Georgia Broker in Corporate Wire Hacking to Plead Guilty

Updated on
  • Insider ring hacked into press releases and earned millions
  • Five-year scheme was largest of its kind ever charged by U.S.

A Georgia broker will plead guilty in a probe an insider-trading ring that employed hackers to pilfer corporate press releases before they were published to reap millions of dollars in illicit profits, according to court records.

Loenid Momotok, of Suwanee, Georgia, allegedly maintained and controlled a brokerage account used in a five-year long scheme, prosecutors said. He is scheduled to enter his plea before a federal magistrate Ramon Reyes in Brooklyn, New York.

Momotok was one of nine people charged in what federal prosecutors in Brooklyn and New Jersey said last year was the largest scheme of its kind ever prosecuted in both the scope of the alleged hacking as well as the number of traders involved. The cases also highlight the cutting edge where securities fraud and hacking intersect.

Momotok was part of a criminal alliance of traders and hackers who infiltrated the systems of PR Newswire Association LLC, Marketwired Inc. and Business Wire, obtaining more than 150,000 unpublished news releases ahead of market-moving news, according to prosecutors. Traders made about $30 million in illicit gains, while the U.S. Securities and Exchange Commission said in a related complaint that they made $100 million.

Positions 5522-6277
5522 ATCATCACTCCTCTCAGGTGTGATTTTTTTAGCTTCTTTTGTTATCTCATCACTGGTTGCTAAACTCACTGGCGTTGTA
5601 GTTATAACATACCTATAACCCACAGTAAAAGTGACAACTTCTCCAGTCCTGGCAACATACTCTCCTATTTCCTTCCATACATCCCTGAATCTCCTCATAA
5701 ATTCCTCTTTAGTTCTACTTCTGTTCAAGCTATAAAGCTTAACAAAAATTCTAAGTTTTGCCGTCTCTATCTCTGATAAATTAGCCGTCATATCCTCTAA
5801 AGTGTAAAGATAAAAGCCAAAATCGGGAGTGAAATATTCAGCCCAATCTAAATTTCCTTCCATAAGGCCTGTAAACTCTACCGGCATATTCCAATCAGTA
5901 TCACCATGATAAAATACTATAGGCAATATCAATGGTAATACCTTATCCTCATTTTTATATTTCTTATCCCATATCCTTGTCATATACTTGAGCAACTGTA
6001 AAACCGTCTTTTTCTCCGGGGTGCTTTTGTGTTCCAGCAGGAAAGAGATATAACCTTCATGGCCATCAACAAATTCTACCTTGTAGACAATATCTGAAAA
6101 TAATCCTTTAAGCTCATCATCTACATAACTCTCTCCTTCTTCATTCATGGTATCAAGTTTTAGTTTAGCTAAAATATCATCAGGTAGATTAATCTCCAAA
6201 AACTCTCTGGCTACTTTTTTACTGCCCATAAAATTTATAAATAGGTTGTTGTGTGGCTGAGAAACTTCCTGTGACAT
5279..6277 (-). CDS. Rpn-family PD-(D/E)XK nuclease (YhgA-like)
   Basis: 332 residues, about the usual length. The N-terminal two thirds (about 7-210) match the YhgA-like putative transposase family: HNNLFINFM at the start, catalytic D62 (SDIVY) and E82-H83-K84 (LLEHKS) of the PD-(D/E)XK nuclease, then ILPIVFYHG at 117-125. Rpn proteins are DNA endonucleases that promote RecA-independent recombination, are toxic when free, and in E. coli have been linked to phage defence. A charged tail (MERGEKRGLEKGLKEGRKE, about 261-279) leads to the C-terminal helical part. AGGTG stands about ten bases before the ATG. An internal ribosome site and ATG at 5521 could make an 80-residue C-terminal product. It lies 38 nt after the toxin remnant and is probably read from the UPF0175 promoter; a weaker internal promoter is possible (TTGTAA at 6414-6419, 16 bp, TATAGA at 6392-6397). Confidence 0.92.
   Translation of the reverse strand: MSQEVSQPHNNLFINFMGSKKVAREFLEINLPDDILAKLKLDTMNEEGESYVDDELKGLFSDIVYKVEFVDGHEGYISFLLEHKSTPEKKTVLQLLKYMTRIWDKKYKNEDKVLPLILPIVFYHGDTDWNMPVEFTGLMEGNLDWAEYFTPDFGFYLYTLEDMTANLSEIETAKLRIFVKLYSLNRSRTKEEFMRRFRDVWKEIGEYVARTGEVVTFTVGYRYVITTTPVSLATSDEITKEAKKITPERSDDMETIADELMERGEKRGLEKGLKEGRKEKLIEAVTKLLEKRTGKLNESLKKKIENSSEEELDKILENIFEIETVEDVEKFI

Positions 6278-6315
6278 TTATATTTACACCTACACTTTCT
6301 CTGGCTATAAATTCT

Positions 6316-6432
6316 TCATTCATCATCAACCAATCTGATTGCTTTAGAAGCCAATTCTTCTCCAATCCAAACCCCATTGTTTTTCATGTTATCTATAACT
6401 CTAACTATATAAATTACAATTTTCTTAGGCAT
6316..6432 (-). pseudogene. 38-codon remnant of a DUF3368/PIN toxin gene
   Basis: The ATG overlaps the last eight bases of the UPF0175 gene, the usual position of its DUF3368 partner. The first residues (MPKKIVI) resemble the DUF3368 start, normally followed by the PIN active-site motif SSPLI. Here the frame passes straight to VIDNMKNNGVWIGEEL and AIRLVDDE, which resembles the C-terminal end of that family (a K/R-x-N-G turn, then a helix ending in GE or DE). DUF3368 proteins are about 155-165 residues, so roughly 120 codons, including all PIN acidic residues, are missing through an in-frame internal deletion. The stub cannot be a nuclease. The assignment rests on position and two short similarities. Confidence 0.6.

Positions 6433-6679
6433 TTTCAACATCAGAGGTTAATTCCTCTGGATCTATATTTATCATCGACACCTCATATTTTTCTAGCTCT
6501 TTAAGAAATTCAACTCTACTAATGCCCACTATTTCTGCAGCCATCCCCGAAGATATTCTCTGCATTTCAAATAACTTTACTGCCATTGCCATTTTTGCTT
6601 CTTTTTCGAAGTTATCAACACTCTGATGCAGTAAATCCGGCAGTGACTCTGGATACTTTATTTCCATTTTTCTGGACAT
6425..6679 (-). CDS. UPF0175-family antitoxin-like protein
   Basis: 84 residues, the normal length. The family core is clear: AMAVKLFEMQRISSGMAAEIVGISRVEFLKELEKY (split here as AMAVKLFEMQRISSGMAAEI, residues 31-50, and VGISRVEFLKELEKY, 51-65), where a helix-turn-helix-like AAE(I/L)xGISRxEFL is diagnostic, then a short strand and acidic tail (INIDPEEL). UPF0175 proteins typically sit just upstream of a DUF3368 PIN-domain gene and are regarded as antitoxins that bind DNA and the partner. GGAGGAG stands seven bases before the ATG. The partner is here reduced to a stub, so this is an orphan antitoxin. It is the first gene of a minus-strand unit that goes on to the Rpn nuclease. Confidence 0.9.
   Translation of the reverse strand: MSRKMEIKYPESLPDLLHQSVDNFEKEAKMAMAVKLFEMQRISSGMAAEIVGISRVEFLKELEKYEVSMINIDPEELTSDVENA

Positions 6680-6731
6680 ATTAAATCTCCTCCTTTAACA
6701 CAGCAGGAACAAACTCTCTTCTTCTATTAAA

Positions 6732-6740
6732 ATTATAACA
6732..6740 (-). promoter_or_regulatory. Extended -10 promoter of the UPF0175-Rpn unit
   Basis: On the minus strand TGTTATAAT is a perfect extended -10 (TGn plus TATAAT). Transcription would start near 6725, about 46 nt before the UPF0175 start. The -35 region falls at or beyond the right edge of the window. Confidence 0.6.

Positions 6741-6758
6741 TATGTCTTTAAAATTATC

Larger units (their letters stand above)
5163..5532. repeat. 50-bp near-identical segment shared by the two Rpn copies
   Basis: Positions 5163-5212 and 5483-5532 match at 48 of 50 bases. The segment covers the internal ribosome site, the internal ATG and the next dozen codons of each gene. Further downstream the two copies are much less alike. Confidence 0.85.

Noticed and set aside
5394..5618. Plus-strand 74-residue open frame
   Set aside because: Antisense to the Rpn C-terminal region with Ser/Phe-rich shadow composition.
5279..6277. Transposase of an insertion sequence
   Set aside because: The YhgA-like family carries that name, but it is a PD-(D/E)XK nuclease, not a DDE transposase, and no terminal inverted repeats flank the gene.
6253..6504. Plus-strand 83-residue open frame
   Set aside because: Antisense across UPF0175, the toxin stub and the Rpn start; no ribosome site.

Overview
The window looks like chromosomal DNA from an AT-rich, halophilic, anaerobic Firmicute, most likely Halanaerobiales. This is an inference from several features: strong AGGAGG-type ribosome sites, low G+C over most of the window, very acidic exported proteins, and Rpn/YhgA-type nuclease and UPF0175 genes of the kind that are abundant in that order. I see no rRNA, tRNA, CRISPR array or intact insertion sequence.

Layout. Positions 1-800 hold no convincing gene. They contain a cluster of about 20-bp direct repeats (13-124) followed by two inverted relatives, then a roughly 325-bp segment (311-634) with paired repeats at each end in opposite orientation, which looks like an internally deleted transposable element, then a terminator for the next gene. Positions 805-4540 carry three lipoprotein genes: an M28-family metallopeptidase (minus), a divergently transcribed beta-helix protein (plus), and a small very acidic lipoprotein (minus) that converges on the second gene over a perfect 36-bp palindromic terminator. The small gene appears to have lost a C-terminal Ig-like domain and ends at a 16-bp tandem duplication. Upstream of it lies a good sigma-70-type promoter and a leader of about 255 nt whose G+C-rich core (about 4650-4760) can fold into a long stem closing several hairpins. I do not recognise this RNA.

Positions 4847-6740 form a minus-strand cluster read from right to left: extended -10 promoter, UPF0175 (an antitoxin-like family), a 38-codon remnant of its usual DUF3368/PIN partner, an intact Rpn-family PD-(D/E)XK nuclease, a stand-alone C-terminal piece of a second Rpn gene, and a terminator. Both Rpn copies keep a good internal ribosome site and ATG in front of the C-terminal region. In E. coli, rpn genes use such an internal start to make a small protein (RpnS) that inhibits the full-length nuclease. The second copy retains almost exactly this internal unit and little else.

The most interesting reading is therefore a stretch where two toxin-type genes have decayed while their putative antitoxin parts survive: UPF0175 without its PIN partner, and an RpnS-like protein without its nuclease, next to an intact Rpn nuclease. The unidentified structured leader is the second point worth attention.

The ring gained access to the three services by launching a series of orchestrated cyber-attacks using malware and by obtaining the log-in credentials of news wire employees, according to the U.S. Once the releases were obtained, hackers then shared the information with traders, including circulating "shopping lists" of companies about to issue news releases, such as Panera Bread Co, Caterpillar Inc., Home Depot Inc. and Advanced Microdevices Inc., the U.S. said.

Leaked Releases

Members of the ring in both the U.S. and the Ukraine, including Momotok, then traded on the leaked news releases ahead of their publication, prosecutors said. Millions of dollars in illicit profits earned in the scheme were then laundered when they were transferred to Europe, Asia and elsewhere using shell companies, according to the U.S.

Momotok’s attorney, Linda Moreno, didn’t return a voice-mail message left at her office seeking comment about the case.

Momotok’s co-defendant, Vitaly Korchevsky, called the alleged "linchpin" of the scheme by prosecutors, is accused of making $17 million in the scheme, according to the U.S. He’s pleaded not guilty to the charges. Another co-defendant, Alexander Garkusha, pleaded guilty in December and is cooperating with the U.S. He hasn’t been sentenced. A fourth man isn’t in custody.

Of the five people charged by federal prosecutors in New Jersey, two have pleaded guilty and charges are pending against the other three, court records show.

Momotok was indicted on conspiracy, securities fraud, money laundering and other charges. The most serious crimes of securities fraud and wire fraud carry terms of as long as 20 years in prison.

The cases are U.S. v. Turchynov, 15-cr-00390, U.S. District Court, District of New Jersey (Newark), and U.S. v. Korchevsky, 15-cr-00381, U.S. District Court, Eastern District of New York (Brooklyn).

(Updates with other guilty pleas in eighth and ninth paragraphs.)
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